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US consumer prices post largest rise in nine months
[WASHINGTON] US consumer prices increased by the most in nine months in October amid gains in the cost of gasoline and rents, pointing to steadily rising inflation that likely will keep the Federal Reserve on track to raise interest rates again next month.
The Labor Department said on Wednesday its Consumer Price Index rose 0.3 per cent last month after edging up 0.1 per cent in September. In the 12 months through October, the CPI increased 2.5 per cent, picking up from September's 2.3 per cent rise.
Excluding the volatile food and energy components, the CPI climbed 0.2 per cent. The so-called core CPI had gained 0.1 per cent for two straight months.
In the 12 months through October, the core CPI increased 2.1 per cent after advancing 2.2 per cent in September.
Economists polled by Reuters had forecast the CPI climbing 0.3 per cent and the core CPI gaining 0.2 per cent in October.
US Treasury yields briefly declined before turning higher after the data while the dollar held its losses against a basket of currencies. US stock index futures were trading higher.
Inflation pressures are building, partly driven by the lowest unemployment rate in nearly 49 years and strong domestic demand. Annual wage growth recorded its largest increase in 9-1/2 years in October.
The Fed, which has a 2 per cent inflation target, tracks a different measure, the personal consumption expenditures (PCE) price index excluding food and energy, for monetary policy.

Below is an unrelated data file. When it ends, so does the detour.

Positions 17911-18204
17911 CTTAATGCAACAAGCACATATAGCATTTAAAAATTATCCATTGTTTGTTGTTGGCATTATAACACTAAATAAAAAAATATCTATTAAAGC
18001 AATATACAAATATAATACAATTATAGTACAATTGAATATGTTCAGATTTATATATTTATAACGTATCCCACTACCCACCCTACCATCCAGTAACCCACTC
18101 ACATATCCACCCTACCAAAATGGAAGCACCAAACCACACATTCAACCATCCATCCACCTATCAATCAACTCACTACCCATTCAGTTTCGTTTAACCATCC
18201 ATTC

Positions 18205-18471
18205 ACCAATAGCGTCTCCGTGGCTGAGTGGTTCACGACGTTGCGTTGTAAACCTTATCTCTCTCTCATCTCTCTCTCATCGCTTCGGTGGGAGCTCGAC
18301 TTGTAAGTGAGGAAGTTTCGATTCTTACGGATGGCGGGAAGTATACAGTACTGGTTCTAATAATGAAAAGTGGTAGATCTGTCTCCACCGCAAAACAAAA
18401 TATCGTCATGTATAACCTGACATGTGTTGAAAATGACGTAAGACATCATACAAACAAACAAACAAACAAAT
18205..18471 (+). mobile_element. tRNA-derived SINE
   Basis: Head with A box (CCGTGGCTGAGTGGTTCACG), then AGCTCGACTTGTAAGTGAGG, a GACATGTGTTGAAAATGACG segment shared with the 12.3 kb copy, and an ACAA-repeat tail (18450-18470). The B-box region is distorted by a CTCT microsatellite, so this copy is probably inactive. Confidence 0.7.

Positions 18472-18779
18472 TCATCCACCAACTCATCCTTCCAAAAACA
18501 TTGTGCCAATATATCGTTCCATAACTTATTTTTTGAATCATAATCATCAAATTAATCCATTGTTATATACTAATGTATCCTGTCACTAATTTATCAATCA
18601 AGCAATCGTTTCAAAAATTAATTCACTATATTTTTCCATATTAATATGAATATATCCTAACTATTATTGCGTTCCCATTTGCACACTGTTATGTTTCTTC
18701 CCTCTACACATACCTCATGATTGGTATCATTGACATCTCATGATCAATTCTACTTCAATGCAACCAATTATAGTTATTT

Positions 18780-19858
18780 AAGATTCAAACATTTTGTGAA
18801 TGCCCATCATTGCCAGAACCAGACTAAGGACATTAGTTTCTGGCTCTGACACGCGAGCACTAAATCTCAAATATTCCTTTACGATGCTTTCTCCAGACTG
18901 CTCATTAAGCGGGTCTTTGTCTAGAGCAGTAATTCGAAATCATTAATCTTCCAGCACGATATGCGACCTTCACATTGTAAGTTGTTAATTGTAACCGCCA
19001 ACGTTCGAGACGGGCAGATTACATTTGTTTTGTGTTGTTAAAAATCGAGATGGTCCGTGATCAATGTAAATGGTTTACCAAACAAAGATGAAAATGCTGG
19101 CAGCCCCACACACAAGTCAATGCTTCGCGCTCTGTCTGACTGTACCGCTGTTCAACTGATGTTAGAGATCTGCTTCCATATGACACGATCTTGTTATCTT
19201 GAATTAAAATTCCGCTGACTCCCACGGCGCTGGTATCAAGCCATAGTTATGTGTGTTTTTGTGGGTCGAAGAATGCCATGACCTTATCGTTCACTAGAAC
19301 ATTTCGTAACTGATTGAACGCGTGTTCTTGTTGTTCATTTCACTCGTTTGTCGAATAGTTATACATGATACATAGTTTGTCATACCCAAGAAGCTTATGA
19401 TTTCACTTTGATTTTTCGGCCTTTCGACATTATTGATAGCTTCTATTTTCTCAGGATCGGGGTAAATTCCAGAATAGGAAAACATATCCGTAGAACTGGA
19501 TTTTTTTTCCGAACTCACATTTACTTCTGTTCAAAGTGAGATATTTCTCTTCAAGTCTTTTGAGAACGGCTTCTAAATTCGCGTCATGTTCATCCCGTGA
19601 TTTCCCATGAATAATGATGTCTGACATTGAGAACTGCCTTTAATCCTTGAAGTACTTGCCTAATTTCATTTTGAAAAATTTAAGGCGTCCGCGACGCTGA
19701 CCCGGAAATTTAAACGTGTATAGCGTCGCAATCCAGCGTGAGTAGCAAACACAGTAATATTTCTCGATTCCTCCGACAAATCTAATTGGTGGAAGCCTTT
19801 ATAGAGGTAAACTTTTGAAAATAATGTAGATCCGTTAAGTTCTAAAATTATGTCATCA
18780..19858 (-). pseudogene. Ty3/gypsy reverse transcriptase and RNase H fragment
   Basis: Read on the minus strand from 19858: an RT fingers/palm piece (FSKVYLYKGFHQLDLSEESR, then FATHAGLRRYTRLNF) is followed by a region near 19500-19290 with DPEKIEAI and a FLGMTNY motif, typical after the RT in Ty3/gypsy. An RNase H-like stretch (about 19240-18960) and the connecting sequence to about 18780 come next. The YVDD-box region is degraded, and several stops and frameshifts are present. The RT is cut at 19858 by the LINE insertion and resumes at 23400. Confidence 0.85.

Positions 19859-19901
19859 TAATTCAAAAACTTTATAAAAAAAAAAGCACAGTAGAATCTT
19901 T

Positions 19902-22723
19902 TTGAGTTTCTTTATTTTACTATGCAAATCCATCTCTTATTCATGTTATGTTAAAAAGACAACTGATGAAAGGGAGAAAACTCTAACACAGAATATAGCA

The core PCE price index has increased 2.0 per cent for five straight months.
The US central bank left interest rates unchanged last Thursday, but is expected to increase borrowing costs in December for a fourth time this year. In its statement after last week's policy meeting, the Fed noted that annual inflation measures "remain near 2 per cent."
Last month, gasoline prices rebounded 3.0 per cent, accounting for more than one-third of the increase in the CPI, after slipping 0.2 per cent in September.
Food prices fell 0.1 per cent after being unchanged in September. Food consumed at home declined for a second straight month in October. Food prices were held down by cheaper bread, cereals, pork, dairy products, fruits and vegetables.
Owners' equivalent rent of primary residence, which is what a homeowner would pay to rent or receive from renting a home, rose 0.3 per cent in October after advancing 0.2 per cent in the prior month. The rent index gained 0.2 per cent.
Healthcare costs increased 0.2 per cent last month after a similar gain in September. Apparel prices edged up 0.1 per cent after jumping 0.9 per cent in September.
There were also increases in the costs of household furnishings and used motor vehicle and trucks as well as motor vehicle insurance and tobacco.
But prices for new motor vehicles dropped 0.2 percent last month. Communications costs fell as did prices for recreation and personal care products.